Tuesday, September 9, 2014

GM Notes: Checking the Poles in Dungeons & Dragons

Lately there have been many discussions on Alignment in the various groups that I attend, facebook, tabletop and general talk with other gamers.

Hitler, Stalin and Mao
At some point in discussing the Alignment system of D&D (all incarnations) someone pipes in about how <insert Hitler, Mao, Stalin, etc> could be viewed as Lawful Good, and then speaks about how they saw themselves and how they thought or felt like they were doing the right thing, etc

This is rubbish.

In D&D, Alignment is more than just how you view what you do.  It is a manifestation of cosmic forces.  Lawful, Chaotic, Good and Evil are present in the universe and represent absolutes.

A Lawful character, or creature, believes in order and fights against the forces of Chaos.  Likewise, a Good character or creature, believes in others over self and fights against the forces of Evil.

Notice the use of capital letters.  There is a difference here between good and Good, lawful and Lawful, they are pronouns, they are named Forces that manifest in the universe at large.

I can go on for lengths of time regarding how the Empire from Star Wars was a Lawful Good society, sometimes it can be fun to argue that, but everytime I do, I have to admit to myself that it is complete and utter balderdash.

Yes, the Empire brought about Order, yes, that makes them Lawful.  But the Emperor, and Vader, were Evil.  They were power hungry despots that had not a care in the world for who they destroyed, as long as they were on top.

The Rebellion, honestly, was also Lawful.  They believed in Order, but they were also founded on principles of Good.  Fair people, and fair laws, must be the rule, and differences should be handled with discussion and compromise.

Again, these are universal, cosmic, definitions.  Not definitions imposed by a single person, their friends/enemies, or society.

At the basic level, a lawful person obeys the laws of the land, a Lawful person instinctively strives towards order and away from Chaos without really understanding, or even caring, why, it is "right" to them while Chaos is just fundamentally "wrong," even alien in their thinking.

Classic Good vs Evil
In the real world, Evil may not realize it is evil, but in the fantasy world of Dungeons & Dragons, it knows what it is, it embraces what it is, in order to act good, it has to force itself.  And the same goes for Good, Lawful and Chaotic also.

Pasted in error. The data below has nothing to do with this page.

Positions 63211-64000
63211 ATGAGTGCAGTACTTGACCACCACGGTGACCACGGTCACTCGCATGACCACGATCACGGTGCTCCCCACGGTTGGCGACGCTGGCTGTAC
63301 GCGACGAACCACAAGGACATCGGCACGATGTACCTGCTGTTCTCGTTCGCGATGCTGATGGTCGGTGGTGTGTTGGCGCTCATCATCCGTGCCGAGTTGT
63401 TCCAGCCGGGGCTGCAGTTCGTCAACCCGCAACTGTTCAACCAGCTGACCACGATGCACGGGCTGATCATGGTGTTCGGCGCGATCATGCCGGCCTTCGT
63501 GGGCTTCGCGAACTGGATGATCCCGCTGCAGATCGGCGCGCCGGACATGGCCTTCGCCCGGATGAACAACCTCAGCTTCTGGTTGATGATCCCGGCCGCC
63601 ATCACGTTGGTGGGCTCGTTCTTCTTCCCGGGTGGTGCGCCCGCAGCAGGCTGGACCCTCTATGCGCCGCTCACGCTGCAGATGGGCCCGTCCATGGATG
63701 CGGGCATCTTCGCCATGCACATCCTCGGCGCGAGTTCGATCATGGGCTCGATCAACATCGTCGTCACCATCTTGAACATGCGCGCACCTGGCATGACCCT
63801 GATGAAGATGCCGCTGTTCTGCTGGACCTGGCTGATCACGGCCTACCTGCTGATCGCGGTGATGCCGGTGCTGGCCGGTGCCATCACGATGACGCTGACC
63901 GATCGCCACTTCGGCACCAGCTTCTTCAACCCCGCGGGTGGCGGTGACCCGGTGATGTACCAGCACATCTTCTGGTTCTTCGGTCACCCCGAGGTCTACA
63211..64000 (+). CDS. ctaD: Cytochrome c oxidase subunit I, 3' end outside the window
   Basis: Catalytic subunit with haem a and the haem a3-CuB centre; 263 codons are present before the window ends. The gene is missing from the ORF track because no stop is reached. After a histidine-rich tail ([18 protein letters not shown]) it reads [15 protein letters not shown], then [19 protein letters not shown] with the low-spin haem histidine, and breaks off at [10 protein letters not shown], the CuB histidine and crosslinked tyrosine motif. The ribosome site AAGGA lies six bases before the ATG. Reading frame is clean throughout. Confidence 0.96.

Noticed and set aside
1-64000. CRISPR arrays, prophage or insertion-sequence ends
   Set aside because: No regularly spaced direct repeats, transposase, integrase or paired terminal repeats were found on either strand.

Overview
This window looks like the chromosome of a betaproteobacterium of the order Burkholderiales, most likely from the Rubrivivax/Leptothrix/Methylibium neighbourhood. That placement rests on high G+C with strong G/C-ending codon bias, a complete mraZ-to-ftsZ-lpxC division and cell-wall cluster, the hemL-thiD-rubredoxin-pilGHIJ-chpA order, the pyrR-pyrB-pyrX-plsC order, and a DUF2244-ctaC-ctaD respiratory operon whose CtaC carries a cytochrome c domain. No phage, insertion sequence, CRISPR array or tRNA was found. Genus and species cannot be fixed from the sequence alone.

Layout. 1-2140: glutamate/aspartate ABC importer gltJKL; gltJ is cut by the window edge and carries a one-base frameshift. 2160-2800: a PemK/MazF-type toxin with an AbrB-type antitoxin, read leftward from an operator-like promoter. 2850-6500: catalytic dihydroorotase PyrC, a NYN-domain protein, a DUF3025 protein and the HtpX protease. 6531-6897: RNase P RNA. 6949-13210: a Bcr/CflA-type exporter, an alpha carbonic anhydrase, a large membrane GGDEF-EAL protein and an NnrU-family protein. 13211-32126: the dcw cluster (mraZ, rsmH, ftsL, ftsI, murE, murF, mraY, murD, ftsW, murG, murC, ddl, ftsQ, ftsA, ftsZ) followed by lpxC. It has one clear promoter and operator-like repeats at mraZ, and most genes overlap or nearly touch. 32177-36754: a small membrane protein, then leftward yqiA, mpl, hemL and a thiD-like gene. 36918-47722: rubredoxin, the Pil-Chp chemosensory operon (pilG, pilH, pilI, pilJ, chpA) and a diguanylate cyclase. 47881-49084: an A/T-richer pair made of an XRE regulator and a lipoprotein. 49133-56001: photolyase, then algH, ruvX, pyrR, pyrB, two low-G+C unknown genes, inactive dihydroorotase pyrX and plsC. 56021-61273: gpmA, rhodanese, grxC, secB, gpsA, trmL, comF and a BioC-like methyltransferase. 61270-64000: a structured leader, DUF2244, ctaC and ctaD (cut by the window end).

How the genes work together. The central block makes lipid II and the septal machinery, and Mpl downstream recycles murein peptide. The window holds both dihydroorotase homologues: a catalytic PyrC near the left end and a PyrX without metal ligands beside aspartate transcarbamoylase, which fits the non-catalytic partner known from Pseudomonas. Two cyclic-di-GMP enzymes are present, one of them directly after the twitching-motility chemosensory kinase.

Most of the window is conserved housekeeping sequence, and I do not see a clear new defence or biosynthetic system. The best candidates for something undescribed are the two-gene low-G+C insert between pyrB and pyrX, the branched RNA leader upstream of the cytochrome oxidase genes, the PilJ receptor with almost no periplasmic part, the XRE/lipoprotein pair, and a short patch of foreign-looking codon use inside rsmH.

One of the major aspects that separate Fantasy from other genre is the fact that these cosmic forces are there in the world, tangible, definitive and absolute.  Evil creatures destroy because they are Evil, Good creatures protect others, because they are Good.  There needs to be no other reason.

Science Fiction, and our real world, have come to view good and evil as merely gray areas instead of the black and white that is presented in the Fantasy genre.  Evil is a term used by the other side that believes itself to be Good, and the other side feels exactly the same.  Both sides cannot be Good, one side has to be Evil, or both sides have to be Evil, because if both sides were Good, there would be no conflict.

As someone who goes from game to game, genre to genre, I get where things can become clouded and grey-areas may pop up.  But there is a huge difference in the fantasy genre were "Humans are Evil says the Orc from his perspective" and "Orcs are Evil, because that is their cosmic alignment."

I am speaking in generalizations, not ALL Orcs are Evil, not ALL Dwarves are Lawful, those that stray from their racial alignment are outcasts (like Drizz't from R.A. Salvatore's novels), and will invariably end up killed by their own kind, exiled, or self-outcast from their race.

I feel like I am starting to ramble and type ad nausea at this point, so I will end it here.

For those that skipped to the end for the final statement:  Law, Chaos, Good and Evil are presented as cosmic absolutes in the game Dungeons & Dragons.  They are black and white, there are no "grey areas."

Last thought:  "What about Neutrals?"

They just have not picked a side yet.